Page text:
PP2A worked as an important regulator of mitochondrial shape and function, and a pervious study showed that PP2A could dephosphorylate and decrease the activation of CAMKIIα. So, we hypothesized that activation of PP2A may result in a neurotoxic effect [24, 25]. Consistently, in the present study, we reported that CoCl2 could cause cell injury by activating PP2A and thus inhibiting the phosphorylation of CAMKIIα (Figs. 1, 2 and 3). nNOS, the main nitric oxide donor in the brain, is supposed to produce detrimental effects in neurons after cerebral ischemia . Phosphorylation nNOS at Ser847 could inhibit the activity of nNOS and exert neuroprotective effect. In addition, after cerebral ischemia, CAMKIIα phosphorylated nNOS at Ser847 and attenuated nNOS activity, which could protect neuron cells from ischemic damage . While the phosphorylation of nNOS at Ser1412 by PP2A could increase the activity of nNOS, resulting in neuron injury. As shown in Fig. 3, CoCl2 treatment could increase the phosphortlation of nNOS at Ser1412, but decrease the phosphorylation of nNOS at Ser847.
The widely used intravenous anesthetic in clinical settings, propofol, in addition to its sedative-hypnotic property, previous in vitro and in vivo studies indicated that propofol may have protective effects in neuron system [16, 27]. In the present study, we found propofol attenuated CoCl2-induced cell injury by reversing the phosphorylation of CAMKIIα (Fig. 3a, d). In contrast, previous study demonstrated that repeated exposure to propofol impairs spatial learning, inhibits LTP and the noxious effect of propofol was related to CAMKIIα . It is noted that the propofol-mediated modulations on the central nervous system may depend on the exposure time of propofol. Studies have demonstrated that in human umbilical vein endothelial cells, propofol exerted protective effect by inhibiting PP2A. Similarly, in the present study, propofol protect mouse hippocampal HT22 cells from CoCl2-induced injury by inhibiting the activation of PP2A (Fig. 3a, c). Further, we used a PP2A inhibitor (okadaic acid), and found the protective effect of propofol was similar to that of okadaic acid. Moreover, the protective effect of propofol could be attenuated by a PP2A activator (FTY720) (Fig. 4). These data indicated that the protective effect of propofol was achieved by inhibiting PP2A expression.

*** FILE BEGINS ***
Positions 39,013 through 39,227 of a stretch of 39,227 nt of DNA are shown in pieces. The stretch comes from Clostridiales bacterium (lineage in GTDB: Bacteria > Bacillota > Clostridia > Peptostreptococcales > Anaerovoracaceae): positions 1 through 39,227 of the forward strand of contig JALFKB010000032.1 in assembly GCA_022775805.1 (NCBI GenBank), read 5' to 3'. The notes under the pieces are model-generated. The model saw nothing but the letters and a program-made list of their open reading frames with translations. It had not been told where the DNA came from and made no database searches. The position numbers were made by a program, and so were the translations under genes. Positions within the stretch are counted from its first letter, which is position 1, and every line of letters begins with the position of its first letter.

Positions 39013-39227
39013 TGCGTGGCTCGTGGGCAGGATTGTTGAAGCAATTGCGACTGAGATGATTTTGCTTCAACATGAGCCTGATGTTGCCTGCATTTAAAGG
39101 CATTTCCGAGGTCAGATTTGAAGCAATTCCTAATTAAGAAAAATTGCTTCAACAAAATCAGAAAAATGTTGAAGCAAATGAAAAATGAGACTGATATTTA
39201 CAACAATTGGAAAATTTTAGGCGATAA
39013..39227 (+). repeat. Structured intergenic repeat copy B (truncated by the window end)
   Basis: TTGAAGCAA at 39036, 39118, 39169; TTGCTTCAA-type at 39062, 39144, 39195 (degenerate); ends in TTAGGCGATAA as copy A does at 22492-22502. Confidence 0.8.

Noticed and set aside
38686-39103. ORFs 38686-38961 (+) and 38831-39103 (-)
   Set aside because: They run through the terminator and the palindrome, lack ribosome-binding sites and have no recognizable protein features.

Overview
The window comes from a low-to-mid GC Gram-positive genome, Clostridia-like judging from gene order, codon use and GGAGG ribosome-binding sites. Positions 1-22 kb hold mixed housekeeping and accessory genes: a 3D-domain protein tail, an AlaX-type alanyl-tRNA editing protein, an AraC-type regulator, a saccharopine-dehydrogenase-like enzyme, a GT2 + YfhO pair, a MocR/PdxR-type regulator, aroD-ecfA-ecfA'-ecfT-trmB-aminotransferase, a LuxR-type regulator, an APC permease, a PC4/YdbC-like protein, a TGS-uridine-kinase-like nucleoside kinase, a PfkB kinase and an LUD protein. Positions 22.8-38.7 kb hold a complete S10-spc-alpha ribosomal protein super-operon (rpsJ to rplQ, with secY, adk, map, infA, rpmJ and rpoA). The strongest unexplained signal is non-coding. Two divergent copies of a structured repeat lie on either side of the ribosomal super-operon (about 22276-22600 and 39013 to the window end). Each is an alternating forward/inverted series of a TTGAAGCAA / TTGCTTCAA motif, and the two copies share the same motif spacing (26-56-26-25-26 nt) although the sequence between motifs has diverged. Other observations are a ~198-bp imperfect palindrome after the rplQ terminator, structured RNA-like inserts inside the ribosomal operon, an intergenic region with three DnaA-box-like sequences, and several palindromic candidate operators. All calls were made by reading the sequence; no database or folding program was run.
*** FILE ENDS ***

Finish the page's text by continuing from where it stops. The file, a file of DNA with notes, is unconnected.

There are some limitations in this study. Firstly, pervious study has reported that CAMKIIα is highly sensitive to intracellular Ca2+ signaling, and it phosphorylates and up-regulates many of the key proteins involved in intracellular Ca2+ loading in ischemia injury . In this study, we only explored the effect of CAMKIIα but did not detecte intracellular Ca2+ levels. Secondly, studies have demonstrated that the effects of propofol may be mediated by two different receptors, including gamma-aminobutyric acid (GABA) type receptor  and N-methyl-D-aspartate (NMDA) receptor (NR1 and NR2B) . At present, we did not know by which receptor propofol induced the observed effects. Further experiments are required to investigate this issue.
This study indicated that in mouse hippocampal HT22 cells, CoCl2 activated PP2A, thus inhibiting CAMKIIα phosphorylation and increasing nNOS activity, resulting in increased expression of pro-apoptotic protein BAX and caspase three activity. All these effects lead to the inhibition of cell viability. More importantly, we found that propofol could protect HT22 cells against CoCl2-induced apoptosis and cell injury. The mechanisms of the protective effects of propofol may involve down-regulating PP2A expression, thus inducing CAMKIIα phosphorylation and inhibiting nNOS activity, resulting in anti-apoptotic protein Bcl-2 expression and therefore reversing cell viability.
B-cell lymphoma 2
Ca2+/Calmodulin (CaM)-dependent protein kinase IIα
Cell counting kit 8
- CoCl2 :
Neuron nitric oxide synthase
Phosphorylation of Ca2+/Calmodulin (CaM)-dependent protein kinase II
- pnNOS-Ser1412 :
Phosphorylation of neuron nitric oxide synthase at Ser1412
- pnNOS-Ser847 :
Phosphorylation of neuron nitric oxide synthase at Ser847
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This work was supported by the Nature Science Foundation of Shanghai (No: 14ZR1407500). The funders had no role in the execution of this study or interpretation of the results.
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The datasets during and/or analyzed during the current study are available from the corresponding author on reasonable request.
YL and CL designed methods and experiments, carried out the laboratory experiments and wrote the paper and revised the final form. WC helped draft the paper and revised the final form. JW and MZ carried out the laboratory experiments and helped draft the manuscript. JC and CM defined the research theme and drafted the manuscript. All authors read and approved the final manuscript.
The authors declare no conflict of interests.
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Lu, Y., Chen, W., Lin, C. et al. The protective effects of propofol against CoCl2-induced HT22 cell hypoxia injury via PP2A/CAMKIIα/nNOS pathway. BMC Anesthesiol 17, 32 (2017). https://doi.org/10.1186/s12871-017-0327-1
- Cognitive impairment